Monitoring and control unit
A monitoring and controller unit is responsible for receiving the signal from a sensor, analyse the signal and send an appropriate control action to the actuator to perform. This process can be automated or can be overridden by manual control. Controllers generally consist of a pre programmed microprocessor device capable of carrying out the relay transmissions. Local control devices could be wall mounted within the space and controls for large facilities typically consist of large display panels showing various components of the building management systems. In residential units advanced monitoring systems also work with multi purpose remote controls and via Internet Protocol through smartphones and laptops.
An actuator is a device that physically controls the end use system. A simple actuator could be a remotely operated on/off switch. The data from the sensors is conveyed to the controller. The controller analyses and provides an output command signal to an actuator, which locally controls the physical movement of the target systems and components. Actuators are typically electrical, mechanical or pneumatic. Actuators perform tasks like tuning on & off the end use, increasing or decreasing the speed of end use motors, fans etc.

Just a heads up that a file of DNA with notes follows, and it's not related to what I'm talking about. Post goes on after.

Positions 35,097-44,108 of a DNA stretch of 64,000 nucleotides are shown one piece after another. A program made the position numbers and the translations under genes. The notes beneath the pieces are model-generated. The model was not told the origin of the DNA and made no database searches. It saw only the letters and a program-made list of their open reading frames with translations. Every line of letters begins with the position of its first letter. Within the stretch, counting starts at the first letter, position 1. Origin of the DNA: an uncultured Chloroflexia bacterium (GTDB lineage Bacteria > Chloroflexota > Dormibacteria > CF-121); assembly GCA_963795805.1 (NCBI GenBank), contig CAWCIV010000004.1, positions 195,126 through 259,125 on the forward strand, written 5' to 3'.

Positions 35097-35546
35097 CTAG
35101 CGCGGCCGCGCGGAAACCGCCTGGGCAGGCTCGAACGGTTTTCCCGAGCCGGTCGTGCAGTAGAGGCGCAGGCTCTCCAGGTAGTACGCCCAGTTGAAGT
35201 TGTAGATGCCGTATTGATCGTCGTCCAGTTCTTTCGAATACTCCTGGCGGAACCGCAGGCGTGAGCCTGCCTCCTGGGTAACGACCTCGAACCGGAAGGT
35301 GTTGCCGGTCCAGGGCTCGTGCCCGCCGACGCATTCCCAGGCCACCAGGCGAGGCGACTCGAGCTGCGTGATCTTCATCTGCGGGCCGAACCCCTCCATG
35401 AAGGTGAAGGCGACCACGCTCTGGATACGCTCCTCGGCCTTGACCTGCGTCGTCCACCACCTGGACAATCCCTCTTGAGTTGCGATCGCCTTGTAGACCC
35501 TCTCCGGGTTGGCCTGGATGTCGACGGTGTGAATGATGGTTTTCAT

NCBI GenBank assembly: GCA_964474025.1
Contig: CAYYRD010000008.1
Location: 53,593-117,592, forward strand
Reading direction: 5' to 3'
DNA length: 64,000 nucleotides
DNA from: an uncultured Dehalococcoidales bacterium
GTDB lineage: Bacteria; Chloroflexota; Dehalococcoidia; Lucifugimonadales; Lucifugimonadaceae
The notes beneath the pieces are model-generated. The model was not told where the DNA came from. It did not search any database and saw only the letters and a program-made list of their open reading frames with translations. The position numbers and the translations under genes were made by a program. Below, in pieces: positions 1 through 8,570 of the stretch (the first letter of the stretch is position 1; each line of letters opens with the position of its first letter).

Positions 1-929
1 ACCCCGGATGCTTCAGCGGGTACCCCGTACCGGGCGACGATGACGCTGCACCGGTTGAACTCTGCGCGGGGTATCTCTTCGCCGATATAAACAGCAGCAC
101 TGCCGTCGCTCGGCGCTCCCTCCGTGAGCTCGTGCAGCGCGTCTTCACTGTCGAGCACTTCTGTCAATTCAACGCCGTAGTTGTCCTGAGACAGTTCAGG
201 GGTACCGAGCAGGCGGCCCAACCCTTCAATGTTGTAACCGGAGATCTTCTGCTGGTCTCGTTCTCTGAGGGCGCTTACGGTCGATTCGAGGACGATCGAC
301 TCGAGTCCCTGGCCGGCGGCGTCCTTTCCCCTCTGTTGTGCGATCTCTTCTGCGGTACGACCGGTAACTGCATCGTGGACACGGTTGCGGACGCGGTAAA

Energy consumption in a building can be optimized only if it is measured effectively. Monitoring and measurement represents a very important function of the BEM system and is done through advanced metering techniques using appropriate sub meters and smart meters. Sophisticated facility monitoring and control systems allow monitoring of various end uses in real time. The Efficiency Valuation Organization (EVO) publishes the International Performance Measurement and Verification Protocol (IPMVP) to increase investment in energy and water efficiency, demand management and renewable energy projects around the world. It lays special emphasis on the use of Energy Management Systems and allows building owners, energy service companies, and financiers of energy efficiency projects to quantify the energy savings performance of energy conservation measures (ECMs).
The energy consumption output data that are available from central monitoring and measurement unit can be analysed periodically for optimizing various processes. The analysis typically takes into account external weather data, occupancy schedules, automation schedules, user behaviour data and system performance. Based on this data a schematic step-by-step approach is followed in order to optimize one or all of the above described parameters in conjunction or in isolation. In some cases the whole system can be optimized by just recalibrating the system and adjusting the controls to suit updated user behaviour patterns.